Trout Fishing Season Opens in Victoria

September 04, 2017
Trout Fishing Season Opens in Victoria

Trout fishing season opened in Victoria on the first of September this year, making the father’s day weekend an extra special one for southern anglers. Rivers and streams in Victoria are closed to fishing over the winter months to protect salmonid populations during the spawning process.

While there’s no doubt that a ‘day on the lake’ is always going to be time well spent, there’s something to be said for exploring the many pools and riffles that rivers and streams invariably offer. For many anglers, the communion with nature and the opportunity to hone their stream craft (working out where the fish are) is a huge part of the fishing experience.

Fishing rivers and streams requires more finesse than angling in other settings. The fish spook easily and are sensitive to changes in their environment. You need to identify where you think they might be hiding, and cast as accurately as possible. While they are often the exclusive domain of the fly fisherman, spin anglers can also have a lot of fun on streams and rivers provided they use the right fishing gear.

Set up

The number one thing to remember here, especially if you’re fishing on smaller streams is ‘keep it light’ – the last thing you want to do is scare off everything in the vicinity by lobbing in a lure far larger than anything the fish are naturally inclined to prey on. A four pound line will often suffice, what’s more, it’s harder for the fish to see and will cut through the surface tension of the water better than a thicker line.

When choosing a lure, take a page out of the fly fisher’s book and think about what the fish are going to be feeding on naturally – then try to mimic that as best you can. Small, bladed spinners often work well, and soft plastic nymphs or grubs are always a solid choice.

Fly fishing is great for these environments because you can make numerous casts into a single pool without spooking the fish. If you’re using a spinning reel though, a few casts into a single pool is probably all you’re going to get before the fish get spooked and it’s time to move on.


A typical Victorian trout stream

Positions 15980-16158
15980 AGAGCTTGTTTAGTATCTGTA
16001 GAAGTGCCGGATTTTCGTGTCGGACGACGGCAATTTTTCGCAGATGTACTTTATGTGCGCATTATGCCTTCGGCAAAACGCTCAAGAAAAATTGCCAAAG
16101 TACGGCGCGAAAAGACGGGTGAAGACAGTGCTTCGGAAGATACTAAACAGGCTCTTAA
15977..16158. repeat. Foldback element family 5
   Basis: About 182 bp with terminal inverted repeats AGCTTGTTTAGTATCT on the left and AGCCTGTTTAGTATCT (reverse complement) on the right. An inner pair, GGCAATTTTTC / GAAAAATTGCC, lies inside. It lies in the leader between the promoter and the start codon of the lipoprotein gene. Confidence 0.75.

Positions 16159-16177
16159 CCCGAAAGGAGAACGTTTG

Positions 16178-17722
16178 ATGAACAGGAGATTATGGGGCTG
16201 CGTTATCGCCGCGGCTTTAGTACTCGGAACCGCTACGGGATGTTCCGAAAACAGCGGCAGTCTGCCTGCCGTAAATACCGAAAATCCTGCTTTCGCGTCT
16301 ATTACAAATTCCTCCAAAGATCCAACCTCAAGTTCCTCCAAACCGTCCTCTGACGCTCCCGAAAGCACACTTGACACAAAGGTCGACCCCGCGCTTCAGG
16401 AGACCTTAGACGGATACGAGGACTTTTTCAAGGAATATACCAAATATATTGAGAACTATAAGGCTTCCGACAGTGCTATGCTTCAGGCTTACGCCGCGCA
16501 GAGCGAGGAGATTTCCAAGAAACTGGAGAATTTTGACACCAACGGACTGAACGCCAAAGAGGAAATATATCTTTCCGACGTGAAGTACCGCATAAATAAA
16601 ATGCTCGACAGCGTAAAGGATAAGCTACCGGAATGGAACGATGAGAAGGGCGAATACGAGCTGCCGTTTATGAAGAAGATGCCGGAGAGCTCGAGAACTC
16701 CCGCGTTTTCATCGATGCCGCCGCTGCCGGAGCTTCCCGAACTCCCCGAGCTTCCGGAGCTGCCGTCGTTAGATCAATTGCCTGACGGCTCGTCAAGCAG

Stream craft

When you’re fishing streams and rivers, choosing a spot at random and hoping for the best is unlikely to yield great results – you really need to hunt the fish.

You can work out where trout are, by understanding what they need. Generally speaking, a trout’s needs can be broken down into three categories: oxygen, food and shelter. Trout want to attain these things while expending the minimum amount of energy possible.

Fast-flowing water is oxygen rich and carries a ready supply of food, so trout will usually avoid large stretches of still water. At the same time, swimming in fast flowing water requires a high amount of energy. For this reason, trout will lie in places where they can benefit from fast flowing water nearby without having to swim directly in the current. Structure, such as large stones, fallen trees and branches, and protruding banks provide shelter for trout while allowing them to capitalise on the fast flowing water nearby.


As mentioned above, a few casts into a single pool or riffle with a spinning rod is pretty much all you get on a small stream before your quarry gets spooked. For this reason, you want to make the most of every cast.

A trout will nearly always be facing up-stream. This is so they can stay in their lie (chosen position) behind a rock, branch or bank and catch food as it flows by with the current. Because of this fact, many trout anglers suggest you cast upstream and retrieve downstream. This allows you to cast to trout that are facing away from you, and don’t have you in their field of vision.

Before casting, survey the body of water in front of you. Choose the most likely trout lies and cast either directly to them, or in front of them before drawing your lure past the lie.


Common trout lies in a river or stream


As part of the Victorian Government’s Target One Million Program, five million trout will be stocked in Victorian waterways by May 2018. The program aims to grow participation in Victorian fishing to one million by 2020.


When fishing in Victoria, you must hold a valid fishing licence. These can be purchased online through Victorian Fisheries. Revenue generated from fishing licences goes back in to stocking programs and the like.